Analysis Of O Captain My Captain By Walt Whitman

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Emilio Mackie Mr. Webb English 11, Period 1 3-17-2015 O Captain My Captain Walt Whitman wrote the poem O Captain My Captain to honor the death of Abraham Lincoln in 1865. When the poem was published in the New York Saturday Press, the American public loved it. It became a national sensation overnight. Walt Whitman was asked to recite the poem so often, that he once said, “I’m almost sorry I ever wrote [it]” (Library of Congress) But this poem is not to be taken lightly. It speaks of a story about a captain, who returns with his crew after a hard voyage, only to lie in his deathbed in the end. This poem is an allegory for the Post Civil War America, But it is also a commentary on how America responds to tragedy. We are a resilient country.…show more content…
heart! heart O the bleeding drops of red, Where on the deck my Captain lies, Fallen cold and dead." The nation was in tears the days after the assassination. The nation was out for blood, “The search for John Wilkes Booth was one of the largest manhunts in history, with 10,000 federal troops, detectives and police tracking down the assassin.” ( The entire nation was in shock, and it was in the wake of this that Walt Whitman wrote O Captain My Captain. In this stanza, Whitman uses figurative language to place the reader into the setting of the deck, where the captain lies, dead. But he also uses this line to show that the whole country mourned the…show more content…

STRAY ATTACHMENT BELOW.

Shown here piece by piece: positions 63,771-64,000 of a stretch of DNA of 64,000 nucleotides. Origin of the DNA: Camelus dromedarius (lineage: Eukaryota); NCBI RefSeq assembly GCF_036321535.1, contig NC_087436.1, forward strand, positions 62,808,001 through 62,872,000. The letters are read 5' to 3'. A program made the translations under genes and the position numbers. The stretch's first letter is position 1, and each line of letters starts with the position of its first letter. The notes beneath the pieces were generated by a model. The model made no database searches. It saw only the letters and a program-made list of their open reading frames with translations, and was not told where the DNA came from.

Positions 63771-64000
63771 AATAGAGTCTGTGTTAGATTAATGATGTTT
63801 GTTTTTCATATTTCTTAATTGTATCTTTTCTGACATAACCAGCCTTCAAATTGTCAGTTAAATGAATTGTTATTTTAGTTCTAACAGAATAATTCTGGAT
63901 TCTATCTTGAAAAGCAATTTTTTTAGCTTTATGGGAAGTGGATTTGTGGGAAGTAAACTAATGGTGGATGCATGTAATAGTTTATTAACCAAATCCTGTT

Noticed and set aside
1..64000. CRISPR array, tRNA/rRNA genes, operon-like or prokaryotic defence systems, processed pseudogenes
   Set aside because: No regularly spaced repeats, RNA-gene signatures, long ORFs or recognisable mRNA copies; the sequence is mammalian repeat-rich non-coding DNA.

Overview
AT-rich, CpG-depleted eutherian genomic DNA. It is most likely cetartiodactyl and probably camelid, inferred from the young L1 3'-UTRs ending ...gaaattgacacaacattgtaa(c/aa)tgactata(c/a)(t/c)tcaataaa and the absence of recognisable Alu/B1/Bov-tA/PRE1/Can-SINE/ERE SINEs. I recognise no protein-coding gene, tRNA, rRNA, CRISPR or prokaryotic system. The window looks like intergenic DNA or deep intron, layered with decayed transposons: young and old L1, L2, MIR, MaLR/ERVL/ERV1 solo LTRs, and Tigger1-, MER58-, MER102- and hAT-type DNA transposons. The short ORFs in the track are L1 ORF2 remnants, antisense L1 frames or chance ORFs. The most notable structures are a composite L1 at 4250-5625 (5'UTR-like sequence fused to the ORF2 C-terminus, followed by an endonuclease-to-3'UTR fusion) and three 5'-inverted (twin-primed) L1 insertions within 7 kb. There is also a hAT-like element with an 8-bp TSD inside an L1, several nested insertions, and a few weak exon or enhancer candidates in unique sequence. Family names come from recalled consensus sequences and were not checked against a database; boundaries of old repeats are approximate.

my Captain! rise up and hear the bells Rise up—for you the flag is flung—for you the bugle trills For you bouquets and ribbon’d wreaths—for you the shores a-crowding, For you they call, the swaying mass, their eager faces turning"; The country as a whole was mourning the death of an amazing man. Walt Whitman and Abe Lincoln held an actually personal and friendly relationship. When Whitman heard that Lincoln took the office of the President, he was recorded saying “[The President] had “canny shrewdness” and “horse-sense.” He seemed the down-home, average American, with his drab looks and his humor, redolent of barnyards and barrooms. Whitman commented on the “somewhat rusty and dusty appearance” of Lincoln, who “looks about as ordinary in attire, etc. as the commonest man.”” (Gilder Lehrman). Abe Lincoln was more than a man to Walt Whitman, he was a friend. And that friend was being honored by the whole country. Here Captain! dear father! This arm beneath your head! It is some dream that on the deck, You’ve fallen cold and dead. Dreams are very powerful. The dream of the United States during the war was a nation of free men, no slavery. Abe Lincoln fought for the freedom of the slaves, and for the creation of a nation founded on the principles that all men are created equal. Just as the Founding Fathers did only one hundred years prior. What would Abe Lincoln or Walt Whitman think of what’s happened to that dream today? Are we an accepting and equal society, it
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